Are Media reveals the findings of its major research study, Humour

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• The research will be used to inform editorial and commercial content

Are Media is helping show how brands can better use humour to improve ad receptivity as part of The Positivity Project, a network wide initiative celebrating the power of humour and positivity in women’s lives in partnership with Kellogg’s Special K.

Launched last night at Sydney’s Mary’s Underground with comedian Becky Lucas and Peking Duk, in front of an audience of advertisers and media agency executives, Are Media revealed the findings of Humour, a major research study into the use of humour in advertising, using cultural analysis, quantitative and qualitative analysis and AI-driven semiotics of social media posts. 

Becky Lucas at the Are Media Humour Launch

The research will be used to inform editorial and commercial content across Are Media’s portfolio of brands as part of The Positivity Project, which will highlight the impact positivity has on health and wellness, inspiring women to find joy through laughter.

According to the findings, women are more likely than men to use humour when they are worried or stressed, 87 percent women compared to 82 percent men, and when they are grumpy or in a bad mood, 84 percent women compared to 74 percent of men.

Research from Kantar has found that humour improves ad receptivity for both men and women more than any other ad characteristic. However, data from UK Kantar research shows only 22 percent of ads that feature women use humour as a marketing tactic, compared to 51 percent featuring men.

Nat Bettini, research director at Are Media said: “Now more than ever laughter is an important survival tool regardless of gender. It is an intrinsic part of the Australian identity and helps achieve a sense of meaning, fulfilment and contentment and yet advertisers, brands and their creative partners are missing a trick when it comes to using humour to engage women.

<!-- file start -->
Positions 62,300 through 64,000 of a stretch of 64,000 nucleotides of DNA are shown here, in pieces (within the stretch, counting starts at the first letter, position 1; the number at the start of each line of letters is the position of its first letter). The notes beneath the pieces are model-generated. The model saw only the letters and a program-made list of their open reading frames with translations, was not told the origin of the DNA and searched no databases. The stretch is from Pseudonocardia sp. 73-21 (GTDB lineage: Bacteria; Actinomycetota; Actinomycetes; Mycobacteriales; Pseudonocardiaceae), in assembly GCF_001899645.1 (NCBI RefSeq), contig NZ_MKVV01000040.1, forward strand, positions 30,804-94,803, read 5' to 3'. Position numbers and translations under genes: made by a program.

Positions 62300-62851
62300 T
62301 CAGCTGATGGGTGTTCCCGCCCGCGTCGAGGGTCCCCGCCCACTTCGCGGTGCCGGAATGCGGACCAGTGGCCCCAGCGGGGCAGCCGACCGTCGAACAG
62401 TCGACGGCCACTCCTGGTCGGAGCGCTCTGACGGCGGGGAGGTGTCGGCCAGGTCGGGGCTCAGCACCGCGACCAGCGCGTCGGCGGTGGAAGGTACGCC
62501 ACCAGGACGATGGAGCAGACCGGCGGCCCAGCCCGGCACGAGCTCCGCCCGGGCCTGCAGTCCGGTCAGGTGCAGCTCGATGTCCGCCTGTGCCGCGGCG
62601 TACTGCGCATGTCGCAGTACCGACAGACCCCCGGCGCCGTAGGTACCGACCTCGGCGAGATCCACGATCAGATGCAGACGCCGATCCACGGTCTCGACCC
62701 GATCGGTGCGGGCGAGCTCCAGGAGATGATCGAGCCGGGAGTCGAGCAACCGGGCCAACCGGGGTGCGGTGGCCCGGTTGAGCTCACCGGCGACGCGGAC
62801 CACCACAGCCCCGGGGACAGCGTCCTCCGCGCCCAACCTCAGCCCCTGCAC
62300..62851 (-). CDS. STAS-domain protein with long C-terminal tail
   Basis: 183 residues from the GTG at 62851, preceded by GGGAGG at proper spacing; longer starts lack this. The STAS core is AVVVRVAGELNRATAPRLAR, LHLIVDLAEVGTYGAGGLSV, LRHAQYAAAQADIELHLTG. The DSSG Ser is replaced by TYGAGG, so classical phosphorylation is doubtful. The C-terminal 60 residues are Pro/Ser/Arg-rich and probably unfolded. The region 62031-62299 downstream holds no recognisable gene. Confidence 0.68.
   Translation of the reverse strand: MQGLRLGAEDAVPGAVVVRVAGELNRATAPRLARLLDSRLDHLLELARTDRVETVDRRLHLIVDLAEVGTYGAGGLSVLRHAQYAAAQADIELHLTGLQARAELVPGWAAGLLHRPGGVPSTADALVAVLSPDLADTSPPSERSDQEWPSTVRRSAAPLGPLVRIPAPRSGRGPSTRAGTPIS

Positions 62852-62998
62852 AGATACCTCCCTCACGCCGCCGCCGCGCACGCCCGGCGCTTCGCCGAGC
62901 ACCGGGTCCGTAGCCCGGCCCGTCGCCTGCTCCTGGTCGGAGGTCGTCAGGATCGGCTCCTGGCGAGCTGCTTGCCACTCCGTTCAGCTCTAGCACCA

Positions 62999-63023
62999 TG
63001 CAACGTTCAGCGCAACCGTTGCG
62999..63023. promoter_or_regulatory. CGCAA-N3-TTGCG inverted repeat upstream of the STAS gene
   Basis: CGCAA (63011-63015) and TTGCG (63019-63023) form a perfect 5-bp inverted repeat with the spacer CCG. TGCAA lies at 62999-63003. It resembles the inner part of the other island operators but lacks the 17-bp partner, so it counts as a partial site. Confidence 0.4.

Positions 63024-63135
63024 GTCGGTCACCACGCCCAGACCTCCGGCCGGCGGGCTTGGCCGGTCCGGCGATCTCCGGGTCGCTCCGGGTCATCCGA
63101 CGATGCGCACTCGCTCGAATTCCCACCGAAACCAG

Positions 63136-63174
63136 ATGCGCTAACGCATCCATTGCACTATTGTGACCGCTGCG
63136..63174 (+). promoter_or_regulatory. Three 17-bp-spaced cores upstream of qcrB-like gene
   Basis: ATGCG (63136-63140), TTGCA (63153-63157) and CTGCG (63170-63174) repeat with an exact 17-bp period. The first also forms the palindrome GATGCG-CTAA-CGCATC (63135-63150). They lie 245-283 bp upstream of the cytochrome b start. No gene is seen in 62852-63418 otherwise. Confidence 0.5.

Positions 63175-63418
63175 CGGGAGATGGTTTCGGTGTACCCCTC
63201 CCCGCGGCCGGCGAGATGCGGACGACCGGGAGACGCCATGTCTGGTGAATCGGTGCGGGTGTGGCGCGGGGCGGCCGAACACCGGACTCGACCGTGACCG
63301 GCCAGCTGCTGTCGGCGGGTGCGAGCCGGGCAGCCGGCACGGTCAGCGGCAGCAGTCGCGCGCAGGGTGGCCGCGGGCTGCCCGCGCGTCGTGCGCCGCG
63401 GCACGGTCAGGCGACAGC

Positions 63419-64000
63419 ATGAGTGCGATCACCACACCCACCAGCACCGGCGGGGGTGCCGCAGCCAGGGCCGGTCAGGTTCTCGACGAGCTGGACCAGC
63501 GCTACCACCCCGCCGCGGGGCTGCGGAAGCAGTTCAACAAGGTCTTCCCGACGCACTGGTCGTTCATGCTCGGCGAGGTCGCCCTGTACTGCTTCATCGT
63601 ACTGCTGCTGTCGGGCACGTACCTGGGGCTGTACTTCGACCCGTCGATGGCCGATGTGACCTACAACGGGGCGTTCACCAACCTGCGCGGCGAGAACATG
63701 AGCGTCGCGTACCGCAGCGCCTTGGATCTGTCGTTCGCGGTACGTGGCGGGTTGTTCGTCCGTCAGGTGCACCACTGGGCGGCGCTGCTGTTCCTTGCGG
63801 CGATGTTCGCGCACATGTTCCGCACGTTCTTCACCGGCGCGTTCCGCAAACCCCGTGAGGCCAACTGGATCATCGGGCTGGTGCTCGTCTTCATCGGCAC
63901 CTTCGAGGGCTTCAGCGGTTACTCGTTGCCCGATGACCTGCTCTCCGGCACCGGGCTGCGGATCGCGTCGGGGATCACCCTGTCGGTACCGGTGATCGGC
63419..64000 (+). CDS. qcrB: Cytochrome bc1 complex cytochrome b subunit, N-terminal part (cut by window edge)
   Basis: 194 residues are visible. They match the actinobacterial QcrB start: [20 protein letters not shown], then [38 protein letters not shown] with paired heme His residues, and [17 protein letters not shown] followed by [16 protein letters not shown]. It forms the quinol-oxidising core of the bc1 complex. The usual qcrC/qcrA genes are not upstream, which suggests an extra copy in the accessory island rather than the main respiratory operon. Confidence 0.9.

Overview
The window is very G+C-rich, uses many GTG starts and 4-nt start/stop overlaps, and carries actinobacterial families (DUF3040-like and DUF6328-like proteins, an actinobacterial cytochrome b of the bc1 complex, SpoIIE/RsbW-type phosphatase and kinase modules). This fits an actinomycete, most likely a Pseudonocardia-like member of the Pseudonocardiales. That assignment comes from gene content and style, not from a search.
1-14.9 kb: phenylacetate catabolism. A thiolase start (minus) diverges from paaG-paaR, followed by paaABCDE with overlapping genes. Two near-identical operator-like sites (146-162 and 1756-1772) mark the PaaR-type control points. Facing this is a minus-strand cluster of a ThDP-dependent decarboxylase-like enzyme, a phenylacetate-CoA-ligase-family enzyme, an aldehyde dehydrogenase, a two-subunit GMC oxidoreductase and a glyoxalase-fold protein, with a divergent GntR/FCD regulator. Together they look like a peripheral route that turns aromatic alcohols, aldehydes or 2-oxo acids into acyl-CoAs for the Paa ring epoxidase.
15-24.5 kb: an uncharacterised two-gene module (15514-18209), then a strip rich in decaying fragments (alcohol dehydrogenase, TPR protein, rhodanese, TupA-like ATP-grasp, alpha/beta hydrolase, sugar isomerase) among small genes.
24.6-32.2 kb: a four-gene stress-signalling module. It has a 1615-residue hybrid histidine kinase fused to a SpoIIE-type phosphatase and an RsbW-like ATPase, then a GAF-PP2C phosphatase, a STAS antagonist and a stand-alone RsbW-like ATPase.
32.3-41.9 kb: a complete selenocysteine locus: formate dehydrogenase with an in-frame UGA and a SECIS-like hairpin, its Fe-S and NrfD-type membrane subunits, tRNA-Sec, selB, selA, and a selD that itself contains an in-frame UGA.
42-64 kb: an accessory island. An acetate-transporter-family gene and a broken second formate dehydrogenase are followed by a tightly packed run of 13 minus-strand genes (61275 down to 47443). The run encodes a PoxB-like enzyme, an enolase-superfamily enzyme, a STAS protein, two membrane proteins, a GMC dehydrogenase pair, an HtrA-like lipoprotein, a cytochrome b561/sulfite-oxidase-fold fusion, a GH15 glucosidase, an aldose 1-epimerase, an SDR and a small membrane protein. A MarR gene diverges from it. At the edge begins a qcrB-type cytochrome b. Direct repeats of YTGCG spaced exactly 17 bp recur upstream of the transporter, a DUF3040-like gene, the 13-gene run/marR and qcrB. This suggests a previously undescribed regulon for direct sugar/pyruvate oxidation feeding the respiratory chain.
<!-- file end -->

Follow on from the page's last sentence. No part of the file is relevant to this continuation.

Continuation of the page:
“Evidence from our own brands also shows humour drives improved interaction. Humorous marie claire Instagram posts achieve three times higher engagement, and for The Australian Women’s Weekly it’s more than twice. There’s no doubt we have come a long way from the days when women were punch lines to mens’ jokes, but more can be done to use humour in advertising targeting women as we know it delivers results.”

The study, which was conducted in partnership with The Lab, found that using humour doesn’t have to be a belly laugh, but can be as small as a wry smile. It identified five ways brands can use humour to make her laugh, make that emotional connection and ultimately impact the path to purchase. This includes Modern Wit, which reflects on life’s ups and downs to get to the truth and ultimately make us feel less alone, to Tender Togetherness, celebrating our closest bonds, strengths and imperfections. Each of the five humour archetypes have then been matched to various product categories seen as best suited to achieve the greatest cut through with women.

Jane Huxley and Jane Waterhouse

Andrew Cook, director of sales at Are Media added: “This ground breaking research will help inform our advertising partners on how they can better engage with women by using humour in their marketing. Our brands and commercial solutions team are currently working directly with advertising partners, using the insights we have gathered to engineer their content and campaigns to make her laugh.

“As a business we’re committed to having the deepest understanding of Australian women. I want to thank Special K for partnering on The Positivity Project which will feature across our portfolio of premium content brands including Marie Claire,, Who, Woman’s Day and Now to Love.”

Top Image: Sarah Hagarty, Special K Brand Manager, Kellogg’s and Jane Huxley, CEO, Are Media

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